Primary Caregiver Emotions: Denial

Denial (Disbelief and Shock) 


  • This is not the way this is supposed to be!  There must have been a mistake
  • There is no way that I am equipped to be caregiver!
  • I can’t feel anything.  This must be a dream and I need to wake up now
  • How am I supposed to get everything done?  
  • I cannot move or breathe or exist in this 


  • Fact:  It seems that denial is the most common and most dangerous of the PCEs.  
  • Fact:  Denial happens when those who love the person don’t acknowledge the elephant in the room, since surely the elephant can do no harm.  
  • Fact: Healthcare issues are difficult, complex and divisive.  
  • Fact: Many families prefer not to discuss such topics because they tend to create conflict and strife.  
  • Fact:  Delaying the inevitable increases the possibility that something unfortunate or even catastrophic will go wrong that could have been prevented 
  • Fact:  Denial and inaction dramatically reduces the options and possibilities of a good outcome.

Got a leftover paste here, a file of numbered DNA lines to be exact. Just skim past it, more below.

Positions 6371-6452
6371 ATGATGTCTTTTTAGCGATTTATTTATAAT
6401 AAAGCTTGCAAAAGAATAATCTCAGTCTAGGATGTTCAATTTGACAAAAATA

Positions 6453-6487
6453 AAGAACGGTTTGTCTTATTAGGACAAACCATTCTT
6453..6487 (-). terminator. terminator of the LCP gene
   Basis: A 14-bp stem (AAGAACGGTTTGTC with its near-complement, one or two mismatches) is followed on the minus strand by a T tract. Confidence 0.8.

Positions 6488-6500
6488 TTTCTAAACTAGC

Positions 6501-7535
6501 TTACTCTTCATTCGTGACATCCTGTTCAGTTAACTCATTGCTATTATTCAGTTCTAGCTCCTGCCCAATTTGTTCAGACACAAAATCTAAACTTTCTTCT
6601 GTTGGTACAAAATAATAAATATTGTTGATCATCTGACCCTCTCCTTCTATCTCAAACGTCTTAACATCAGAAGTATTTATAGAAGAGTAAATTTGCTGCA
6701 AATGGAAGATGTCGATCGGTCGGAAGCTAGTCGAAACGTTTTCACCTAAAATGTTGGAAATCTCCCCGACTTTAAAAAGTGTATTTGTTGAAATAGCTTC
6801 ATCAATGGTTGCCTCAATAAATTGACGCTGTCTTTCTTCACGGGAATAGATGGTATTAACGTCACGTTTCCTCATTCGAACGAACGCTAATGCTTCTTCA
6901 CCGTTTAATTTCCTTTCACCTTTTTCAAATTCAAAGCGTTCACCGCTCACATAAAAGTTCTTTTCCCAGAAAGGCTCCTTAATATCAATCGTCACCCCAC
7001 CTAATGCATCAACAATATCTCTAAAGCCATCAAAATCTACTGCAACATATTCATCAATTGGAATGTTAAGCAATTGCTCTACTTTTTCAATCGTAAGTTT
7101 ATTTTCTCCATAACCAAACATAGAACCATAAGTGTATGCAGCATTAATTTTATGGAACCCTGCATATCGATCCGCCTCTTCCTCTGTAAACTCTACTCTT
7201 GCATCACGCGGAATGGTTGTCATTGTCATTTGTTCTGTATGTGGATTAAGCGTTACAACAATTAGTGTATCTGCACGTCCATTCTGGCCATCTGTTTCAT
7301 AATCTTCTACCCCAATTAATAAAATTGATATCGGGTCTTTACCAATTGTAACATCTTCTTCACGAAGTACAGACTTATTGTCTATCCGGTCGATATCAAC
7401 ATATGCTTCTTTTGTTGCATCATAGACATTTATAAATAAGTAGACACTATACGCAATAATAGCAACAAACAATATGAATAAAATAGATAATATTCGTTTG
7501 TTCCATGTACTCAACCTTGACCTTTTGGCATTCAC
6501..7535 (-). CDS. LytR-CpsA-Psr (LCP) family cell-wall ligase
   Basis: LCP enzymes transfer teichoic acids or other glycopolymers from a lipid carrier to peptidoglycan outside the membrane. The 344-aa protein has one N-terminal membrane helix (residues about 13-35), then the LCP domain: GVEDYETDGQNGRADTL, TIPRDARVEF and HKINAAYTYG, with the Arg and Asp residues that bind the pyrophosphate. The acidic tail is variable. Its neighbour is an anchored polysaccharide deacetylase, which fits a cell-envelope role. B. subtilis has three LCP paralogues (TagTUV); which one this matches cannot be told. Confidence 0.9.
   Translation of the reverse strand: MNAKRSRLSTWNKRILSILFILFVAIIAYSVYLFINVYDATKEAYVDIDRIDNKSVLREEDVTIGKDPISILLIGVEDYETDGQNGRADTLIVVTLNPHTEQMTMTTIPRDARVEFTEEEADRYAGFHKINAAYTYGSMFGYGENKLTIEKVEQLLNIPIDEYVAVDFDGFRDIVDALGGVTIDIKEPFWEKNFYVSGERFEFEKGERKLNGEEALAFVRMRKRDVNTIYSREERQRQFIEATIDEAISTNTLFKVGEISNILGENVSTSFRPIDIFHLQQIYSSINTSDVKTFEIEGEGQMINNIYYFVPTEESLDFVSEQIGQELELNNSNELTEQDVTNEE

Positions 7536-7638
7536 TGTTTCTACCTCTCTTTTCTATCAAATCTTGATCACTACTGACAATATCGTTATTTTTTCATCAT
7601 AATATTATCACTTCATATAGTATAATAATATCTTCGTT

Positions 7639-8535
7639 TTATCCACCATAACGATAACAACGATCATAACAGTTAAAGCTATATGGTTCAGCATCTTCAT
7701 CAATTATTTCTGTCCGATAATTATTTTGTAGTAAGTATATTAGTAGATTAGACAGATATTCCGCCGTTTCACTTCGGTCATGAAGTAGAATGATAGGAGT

• For the caregiver, questions of “why” they are thrust into a caregiving role or new developments that make their situation difficult.   
  • Additional questions unique to the caregiver is tied to their fitness to be a caregiver.  
  • Denial serves to initially buffer emotions as the mind avoids painful facts and emotions.  In that regard, denial is often referred to as a blocking defense mechanism.  
  • Denial serves to shock absorb the limbic system from the impact of immediate stress impact.  
  • Denial can also be useful when you are triggered in a public place or in a situation where outward expression of deep emotion would be awkward or unwelcome.

Getting on Top of the Stuff that Scares Us:  Check-in Questions for the Caregiver?  


  • What are some of your own feelings?  
  • How do you separate your stuff from the loved one in your care?  
  • What is working for you?  
  • What is motivating you?  
  • What does it mean to you to be “The Best Caregiver?”
  • How can you move past your feelings of inadequacy?  
  • How can you take care of yourself in the interest of doing the best thing in your role as a caregiver?  

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